You can repeat this procedure with any tune which you want to learn, as long as you can find the ABC coding by searching on the internet.
Having now had the opportunity to view the video, the concertina being played appears to be from a slightly later vintage than 1918 (strap fastenings are different), and does not appear to be a 36 key. Maybe a 37 key, as I can see a drone button on the left hand.
If anyone is wondering how to establish a Wheatstone serial number, if the paper (or metal) number is missing, see the attached photograph of No.27835.
I think that you need to check the serial number. I have owned Wheatstone No.27835 since 1982.
Found this website, which appears to be current:
Took a brief look around, and found a picture of my concertina! (Well, the image was available under a CC licence).
Sorry to hear this very sad news. I had not seen Ralph for many years, but have some happy memories from the late 80s and early 90s. The trio 'Eric', with Ralph, the late Nigel Chippindale and Colin Thompson, springs to mind.
The correct nautical term is 'Avast behind'.
I've just received a request for a loan from a C.net member. Suspect that the member's mail account has been hacked.
And Wheatstone patented his concertina in 1929 ..... he must have been VERY old!
I didn't know you played EC in addition to Anglo.
I've tinkered for 20+ years, but to no great standard!
Wheatstone treble English (No.25750), dating from 1912. This has been mentioned in a couple of other threads, over the years.
I think you'll find this is a baritone anglo. I'm not sure who made it though
Yes, a very nice C/G baritone; by Wheatstone. 30 key, having just checked a photograph.
Over 30 keys, and the differences get much more 'interesting'. As to which I prefer, it depends. I've ticked the system with which I feel more comfortable. Started with a Lachenal 30 key, then moved to a Wheatstone 36 key. Much later, a Jeffries 38 key arrived.
Must dig out a concertina, in case my preference has changed .....
Obituary: Peter Honri, 1929 – 2016
in General Concertina Discussion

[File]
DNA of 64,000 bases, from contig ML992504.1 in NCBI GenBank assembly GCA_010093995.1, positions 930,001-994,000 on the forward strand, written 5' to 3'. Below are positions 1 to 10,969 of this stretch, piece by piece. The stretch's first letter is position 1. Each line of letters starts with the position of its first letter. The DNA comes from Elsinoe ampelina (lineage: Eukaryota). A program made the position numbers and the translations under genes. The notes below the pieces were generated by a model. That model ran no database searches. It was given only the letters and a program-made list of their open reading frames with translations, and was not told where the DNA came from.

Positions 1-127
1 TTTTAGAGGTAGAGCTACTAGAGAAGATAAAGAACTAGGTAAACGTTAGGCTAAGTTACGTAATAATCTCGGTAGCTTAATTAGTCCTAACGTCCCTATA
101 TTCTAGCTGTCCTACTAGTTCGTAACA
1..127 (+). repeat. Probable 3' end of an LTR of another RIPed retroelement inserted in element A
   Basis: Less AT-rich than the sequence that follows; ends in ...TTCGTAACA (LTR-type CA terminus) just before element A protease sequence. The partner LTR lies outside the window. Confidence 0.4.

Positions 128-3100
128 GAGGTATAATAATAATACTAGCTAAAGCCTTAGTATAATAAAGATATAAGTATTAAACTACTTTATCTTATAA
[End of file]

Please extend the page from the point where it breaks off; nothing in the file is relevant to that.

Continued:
Thanks for posting, Jake. I was sorry to read this news a couple of days ago.
Like Steven, I did not meet Peter on many occasions, but he was certainly a character.
Our first meeting was at Peter's 'Working the Halls' show, as mentioned by Steven. Peter was living in Basingstoke at the time, and gave me an invitation to drop in if I was ever in the area.
In 1988, en route to the WCCP event at Halsway Manor, and realising that I could have a couple of hours spare in Basingstoke, I telephoned to see whether it would be convenient to visit. It was, and I found both Peter and June at home, with Peter working on the construction of a model railway. We chatted for a while, then it was time for me to meet a fellow concertina player who was driving me down to the event. That evening, I started to feel unwell ... turned out to be 'flu and I was not well enough to do most of what I was booked to do over the weekend. My driver, who was flying to the USA a few days later was also ill whilst away, and I never did get around to ringing Peter to see whether he had also been unwell. He had a forth-coming tour!
Our last meeting was at the 1992 'Concertinas at Witney' event, where Peter was one of the guest performers. It was good to see that performance on stage; Peter was very much a showman. The concert was recorded (by Phil Beer), and highlights put out on cassette format. Whether it is still available, in any format, I don't know, but Dave Townsend might be able to advise.